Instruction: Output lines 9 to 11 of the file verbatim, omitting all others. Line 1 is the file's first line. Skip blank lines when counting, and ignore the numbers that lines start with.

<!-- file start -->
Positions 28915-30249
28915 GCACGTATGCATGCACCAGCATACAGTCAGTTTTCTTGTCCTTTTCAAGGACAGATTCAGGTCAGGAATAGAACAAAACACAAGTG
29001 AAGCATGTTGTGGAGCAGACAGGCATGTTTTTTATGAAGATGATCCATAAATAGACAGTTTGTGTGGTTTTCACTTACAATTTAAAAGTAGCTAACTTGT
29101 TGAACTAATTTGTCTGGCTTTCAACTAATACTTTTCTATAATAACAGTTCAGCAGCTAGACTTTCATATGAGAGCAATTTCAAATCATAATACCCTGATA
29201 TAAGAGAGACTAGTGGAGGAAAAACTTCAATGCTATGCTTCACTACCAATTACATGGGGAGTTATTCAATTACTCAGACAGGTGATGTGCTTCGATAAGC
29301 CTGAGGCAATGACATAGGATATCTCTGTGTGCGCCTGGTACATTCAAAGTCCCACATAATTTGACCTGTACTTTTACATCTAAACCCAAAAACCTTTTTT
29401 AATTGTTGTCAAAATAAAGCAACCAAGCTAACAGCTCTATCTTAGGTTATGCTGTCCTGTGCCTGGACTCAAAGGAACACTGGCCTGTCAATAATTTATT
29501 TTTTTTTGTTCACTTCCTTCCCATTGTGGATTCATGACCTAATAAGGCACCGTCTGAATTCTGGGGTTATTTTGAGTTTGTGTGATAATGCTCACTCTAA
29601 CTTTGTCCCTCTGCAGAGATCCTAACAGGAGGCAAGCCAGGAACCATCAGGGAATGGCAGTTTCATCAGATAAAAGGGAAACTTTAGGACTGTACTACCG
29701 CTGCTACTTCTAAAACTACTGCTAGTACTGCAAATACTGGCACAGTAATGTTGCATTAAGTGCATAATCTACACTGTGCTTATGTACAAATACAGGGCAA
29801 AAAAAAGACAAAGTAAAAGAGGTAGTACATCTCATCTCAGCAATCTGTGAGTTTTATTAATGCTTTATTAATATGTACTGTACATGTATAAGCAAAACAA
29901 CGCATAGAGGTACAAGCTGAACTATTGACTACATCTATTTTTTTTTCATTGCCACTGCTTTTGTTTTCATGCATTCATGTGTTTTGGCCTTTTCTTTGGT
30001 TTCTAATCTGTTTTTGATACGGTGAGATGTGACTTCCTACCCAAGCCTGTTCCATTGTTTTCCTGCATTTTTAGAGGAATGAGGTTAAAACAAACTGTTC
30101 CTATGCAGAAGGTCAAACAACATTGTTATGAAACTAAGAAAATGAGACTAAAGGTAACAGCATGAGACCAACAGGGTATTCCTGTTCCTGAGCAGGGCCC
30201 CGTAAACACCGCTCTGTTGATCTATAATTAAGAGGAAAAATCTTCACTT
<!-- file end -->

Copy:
29601 CTTTGTCCCTCTGCAGAGATCCTAACAGGAGGCAAGCCAGGAACCATCAGGGAATGGCAGTTTCATCAGATAAAAGGGAAACTTTAGGACTGTACTACCG
29701 CTGCTACTTCTAAAACTACTGCTAGTACTGCAAATACTGGCACAGTAATGTTGCATTAAGTGCATAATCTACACTGTGCTTATGTACAAATACAGGGCAA
29801 AAAAAAGACAAAGTAAAAGAGGTAGTACATCTCATCTCAGCAATCTGTGAGTTTTATTAATGCTTTATTAATATGTACTGTACATGTATAAGCAAAACAA